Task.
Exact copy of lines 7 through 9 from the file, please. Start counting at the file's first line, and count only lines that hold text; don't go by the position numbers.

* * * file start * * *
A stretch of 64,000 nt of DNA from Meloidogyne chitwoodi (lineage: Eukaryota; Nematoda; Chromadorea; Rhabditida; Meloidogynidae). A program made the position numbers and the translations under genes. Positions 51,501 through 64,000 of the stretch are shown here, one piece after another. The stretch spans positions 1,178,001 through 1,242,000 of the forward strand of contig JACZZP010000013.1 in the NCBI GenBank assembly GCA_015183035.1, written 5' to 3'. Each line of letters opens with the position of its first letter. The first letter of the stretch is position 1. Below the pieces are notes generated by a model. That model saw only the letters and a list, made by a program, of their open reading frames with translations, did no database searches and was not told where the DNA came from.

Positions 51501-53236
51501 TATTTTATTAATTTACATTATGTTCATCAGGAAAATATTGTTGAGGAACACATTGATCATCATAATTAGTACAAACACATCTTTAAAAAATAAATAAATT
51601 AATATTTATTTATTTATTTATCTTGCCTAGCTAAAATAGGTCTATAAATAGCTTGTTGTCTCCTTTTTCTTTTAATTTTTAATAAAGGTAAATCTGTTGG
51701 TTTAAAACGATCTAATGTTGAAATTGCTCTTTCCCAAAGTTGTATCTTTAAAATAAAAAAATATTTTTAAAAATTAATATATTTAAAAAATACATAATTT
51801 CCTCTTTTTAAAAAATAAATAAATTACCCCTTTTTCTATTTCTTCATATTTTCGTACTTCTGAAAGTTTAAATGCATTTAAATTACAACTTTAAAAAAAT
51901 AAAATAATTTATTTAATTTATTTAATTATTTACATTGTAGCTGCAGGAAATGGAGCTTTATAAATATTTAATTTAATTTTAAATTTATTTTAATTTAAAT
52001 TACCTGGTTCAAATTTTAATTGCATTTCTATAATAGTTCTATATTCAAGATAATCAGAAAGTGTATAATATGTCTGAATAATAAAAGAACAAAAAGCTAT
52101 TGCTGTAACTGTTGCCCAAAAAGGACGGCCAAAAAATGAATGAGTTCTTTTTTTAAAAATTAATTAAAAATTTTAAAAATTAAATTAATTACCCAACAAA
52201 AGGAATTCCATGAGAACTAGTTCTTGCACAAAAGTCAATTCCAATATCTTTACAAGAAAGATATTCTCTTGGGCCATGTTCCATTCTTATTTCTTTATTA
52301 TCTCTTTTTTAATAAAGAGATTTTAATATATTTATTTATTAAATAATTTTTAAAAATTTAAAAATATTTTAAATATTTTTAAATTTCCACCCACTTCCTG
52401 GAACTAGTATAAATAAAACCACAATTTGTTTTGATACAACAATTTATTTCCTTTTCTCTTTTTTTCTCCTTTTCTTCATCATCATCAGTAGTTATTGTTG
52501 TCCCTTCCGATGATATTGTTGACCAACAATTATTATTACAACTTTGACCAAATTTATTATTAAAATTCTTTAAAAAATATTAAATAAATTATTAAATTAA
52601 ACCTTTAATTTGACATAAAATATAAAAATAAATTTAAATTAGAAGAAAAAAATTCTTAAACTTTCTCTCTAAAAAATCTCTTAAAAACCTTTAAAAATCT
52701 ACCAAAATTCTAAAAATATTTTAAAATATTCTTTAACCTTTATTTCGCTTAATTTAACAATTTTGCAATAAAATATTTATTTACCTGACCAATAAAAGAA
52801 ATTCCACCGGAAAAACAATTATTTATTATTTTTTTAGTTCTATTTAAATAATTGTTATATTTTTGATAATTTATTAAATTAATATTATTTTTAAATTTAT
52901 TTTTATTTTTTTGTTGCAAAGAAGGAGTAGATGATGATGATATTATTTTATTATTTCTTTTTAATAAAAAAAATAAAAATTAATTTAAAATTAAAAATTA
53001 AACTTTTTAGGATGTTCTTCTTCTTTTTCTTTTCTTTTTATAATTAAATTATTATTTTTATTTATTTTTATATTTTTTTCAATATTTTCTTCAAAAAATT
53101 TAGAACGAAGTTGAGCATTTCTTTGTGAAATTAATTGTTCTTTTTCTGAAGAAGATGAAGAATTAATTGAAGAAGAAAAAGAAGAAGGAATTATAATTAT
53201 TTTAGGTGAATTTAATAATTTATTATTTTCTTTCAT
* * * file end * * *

51901 AAAATAATTTATTTAATTTATTTAATTATTTACATTGTAGCTGCAGGAAATGGAGCTTTATAAATATTTAATTTAATTTTAAATTTATTTTAATTTAAAT
52001 TACCTGGTTCAAATTTTAATTGCATTTCTATAATAGTTCTATATTCAAGATAATCAGAAAGTGTATAATATGTCTGAATAATAAAAGAACAAAAAGCTAT
52101 TGCTGTAACTGTTGCCCAAAAAGGACGGCCAAAAAATGAATGAGTTCTTTTTTTAAAAATTAATTAAAAATTTTAAAAATTAAATTAATTACCCAACAAA